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Tuesday, March 16, 2010

Unintended Consequences of Christie's Jersey Buck-Passing

Earlier today, New Jersey Governor Chris Christie announced his proposed state budget for the upcoming fiscal year.  The get-tough, clean-the-barn attitude has already met with fierce rhetoric.   This portends some serious negotiating between a Democratic-controlled Legislature and the new Republican governor, as a new budget must be in place by July 1st.   Plenty of time.
The proposed budget features an approximate cut of state funding to schools of about $800 million, with a cap on cuts to individual districts not to exceed five percent of their total budget.  The plan seems to be to starve municipalities into fiscal austerity.   The problem is that they have an alternative; they can raise property taxes on their own residents and businesses.   Even worse, Christie has now given them plenty of political cover, including refusing to renew the Jon Corzine one-year income tax surcharge on income over $400,000.   Jersey's own Treasury Department estimates the surcharge (which expired December 31st) generated about $1 billion; thus, its renewal would cover all of the proposed school cuts.   This equates to, "we're cutting school aid by five percent so the rich can get a tax cut."  This creates a political "perfect storm" for potentially crushing tax hikes.   
Here's the explanation.  Municipalities have two sources of funds:  state aid, and their own tax base.   Cutting state aid still allows towns to jack up their property taxes on residents and businesses.   And there is appeal in doing this, if Christie's other proposal (among many proposals) to cap allowed annual property tax increases at 2.5 percent per year is added to the state constitution.  The appeal for some towns will be to raise property taxes as soon as possible.   And in the current environment, being able to blame Christie is like manna from heaven.
Christie still has the choice of making the difficult cuts directly, in and across state government,   His rhetoric about making cuts in school aid in order to "share the pain" sounds equitable, but behind the sophistry lies a degree of cowardice, of weakness and an unwillingness to really make the tough choices and engage in the toughest fight.   Cutting school aid just allows -- if not encourages -- towns to raise taxes and pass the blame to the Governor.  Christie could not be more mistaken in trying to induce school district spending cuts.   To do this, he needs to be able to change the people in each town who decide its budget.   It is one thing to reduce state aid; it is another to change who decides how the money (from whatever source) gets spent.   The latter is where the problem lies.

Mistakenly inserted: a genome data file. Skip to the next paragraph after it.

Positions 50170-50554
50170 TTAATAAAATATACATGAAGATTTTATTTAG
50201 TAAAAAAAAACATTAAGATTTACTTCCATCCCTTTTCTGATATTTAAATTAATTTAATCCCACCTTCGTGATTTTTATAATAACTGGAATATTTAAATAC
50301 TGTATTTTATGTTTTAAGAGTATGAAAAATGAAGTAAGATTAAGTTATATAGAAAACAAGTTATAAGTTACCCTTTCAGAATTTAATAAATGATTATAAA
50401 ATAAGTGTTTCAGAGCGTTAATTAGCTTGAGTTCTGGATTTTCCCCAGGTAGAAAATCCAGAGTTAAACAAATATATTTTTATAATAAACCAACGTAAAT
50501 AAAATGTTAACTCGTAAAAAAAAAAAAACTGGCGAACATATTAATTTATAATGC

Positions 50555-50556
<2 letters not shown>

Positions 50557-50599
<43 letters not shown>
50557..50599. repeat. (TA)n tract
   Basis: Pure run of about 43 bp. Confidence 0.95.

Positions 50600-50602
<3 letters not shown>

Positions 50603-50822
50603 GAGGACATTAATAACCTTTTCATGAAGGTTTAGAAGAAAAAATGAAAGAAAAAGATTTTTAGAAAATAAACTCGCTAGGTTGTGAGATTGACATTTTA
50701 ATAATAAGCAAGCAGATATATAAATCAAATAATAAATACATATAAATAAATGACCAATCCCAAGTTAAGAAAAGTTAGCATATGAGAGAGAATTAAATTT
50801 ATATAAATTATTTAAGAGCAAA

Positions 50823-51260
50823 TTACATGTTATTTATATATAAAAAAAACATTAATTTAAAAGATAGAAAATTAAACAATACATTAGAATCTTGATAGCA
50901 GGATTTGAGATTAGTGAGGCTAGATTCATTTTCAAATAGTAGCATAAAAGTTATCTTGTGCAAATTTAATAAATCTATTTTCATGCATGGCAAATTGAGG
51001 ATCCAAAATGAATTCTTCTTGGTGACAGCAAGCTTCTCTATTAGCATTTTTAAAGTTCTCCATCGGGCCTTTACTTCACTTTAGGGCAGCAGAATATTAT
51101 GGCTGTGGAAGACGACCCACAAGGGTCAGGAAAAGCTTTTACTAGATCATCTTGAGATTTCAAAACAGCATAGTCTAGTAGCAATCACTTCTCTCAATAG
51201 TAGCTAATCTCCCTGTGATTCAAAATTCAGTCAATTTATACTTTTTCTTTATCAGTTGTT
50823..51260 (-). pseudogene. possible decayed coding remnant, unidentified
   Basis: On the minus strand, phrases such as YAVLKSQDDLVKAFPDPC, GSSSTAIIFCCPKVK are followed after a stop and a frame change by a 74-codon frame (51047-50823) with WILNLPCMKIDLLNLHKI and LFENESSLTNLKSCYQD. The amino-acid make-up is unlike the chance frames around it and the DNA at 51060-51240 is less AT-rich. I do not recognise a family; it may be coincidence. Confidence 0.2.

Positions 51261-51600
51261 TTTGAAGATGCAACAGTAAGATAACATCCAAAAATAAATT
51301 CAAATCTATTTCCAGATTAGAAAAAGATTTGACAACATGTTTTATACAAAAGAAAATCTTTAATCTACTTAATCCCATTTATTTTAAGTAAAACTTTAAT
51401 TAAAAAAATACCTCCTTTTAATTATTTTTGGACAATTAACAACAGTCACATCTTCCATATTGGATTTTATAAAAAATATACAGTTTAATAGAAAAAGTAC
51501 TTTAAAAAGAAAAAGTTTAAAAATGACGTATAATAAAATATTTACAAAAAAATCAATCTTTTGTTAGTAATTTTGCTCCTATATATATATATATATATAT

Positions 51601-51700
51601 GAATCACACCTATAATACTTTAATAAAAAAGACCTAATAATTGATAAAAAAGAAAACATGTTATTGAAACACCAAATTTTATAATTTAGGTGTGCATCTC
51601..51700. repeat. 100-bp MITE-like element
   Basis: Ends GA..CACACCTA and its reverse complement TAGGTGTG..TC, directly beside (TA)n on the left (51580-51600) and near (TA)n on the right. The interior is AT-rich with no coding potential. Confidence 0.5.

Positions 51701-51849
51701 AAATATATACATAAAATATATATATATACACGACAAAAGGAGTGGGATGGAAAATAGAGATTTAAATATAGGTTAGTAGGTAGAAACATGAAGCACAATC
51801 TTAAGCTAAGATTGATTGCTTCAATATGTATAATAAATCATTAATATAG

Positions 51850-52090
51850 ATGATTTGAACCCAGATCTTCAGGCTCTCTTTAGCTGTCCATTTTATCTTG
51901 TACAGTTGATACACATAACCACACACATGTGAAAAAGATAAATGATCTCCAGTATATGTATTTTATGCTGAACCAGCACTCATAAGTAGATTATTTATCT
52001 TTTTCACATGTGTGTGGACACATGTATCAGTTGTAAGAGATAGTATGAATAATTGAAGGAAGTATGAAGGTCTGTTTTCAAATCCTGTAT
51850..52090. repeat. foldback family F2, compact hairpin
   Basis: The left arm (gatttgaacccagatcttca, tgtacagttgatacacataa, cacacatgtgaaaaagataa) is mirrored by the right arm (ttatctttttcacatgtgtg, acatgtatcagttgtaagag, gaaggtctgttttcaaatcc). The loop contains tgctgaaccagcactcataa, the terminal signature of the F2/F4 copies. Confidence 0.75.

Christie's budget does absolutely nothing to change who decides on a district-by-district level where money is spent, so if you accept the notion that "waste" was a problem before, it will remain a problem since the "deciders" remain in place.   The spendthrifts in government remain, untouched, under the Christie budget, and surely they will not be cutting salaries, benefits and other perks for themselves, their friends or families.  They will, however, cut real services; they will reduce the number of teachers, aides and support personnel wherever possible before cutting the "fat," simply because they will retain the power to do so and will have been allowed by Christie to retain that power.  
If you objected to the status quo in voting in November, Christie's reward to you is to give you more of the same.  Christie's budget will help entrench these very same deciders and give them plenty of potent political ammunition to curry favor with voters, from all corners of the state, with kids in public school.  If this is a strategy, someone ought to get fired real quick. 
Perhaps the Christie plan may be to stoke such popular outrage as to cause local activists to overthrow their local fiefdoms, thus promising the possibility of "reform."  But this assumes that activists, and thousands of parents, will blame their local officials for service cuts.   These officials are already blaming Christie for a nearly one billion-dollar cut to schools.   The "air war" on this issue has already been lost. 
If Christie's commitment is really to fiscal austerity, then it is fair to ask why he is not pushing for it across state government instead of trying to pass the buck -- and the burden -- to municipalities.  On purely strategic grounds -- never mind how this affects kids -- this is an absolute disaster.    
From this vantage point, Christie's going after the path of least resistance -- the schools -- seems like bad policy and bad strategy.  There may be plenty of lipstick on this pig, but at day's end we still have a pulled pork roll.   New Jersey residents are in for large, real tax hikes combined with even more real service cuts.  

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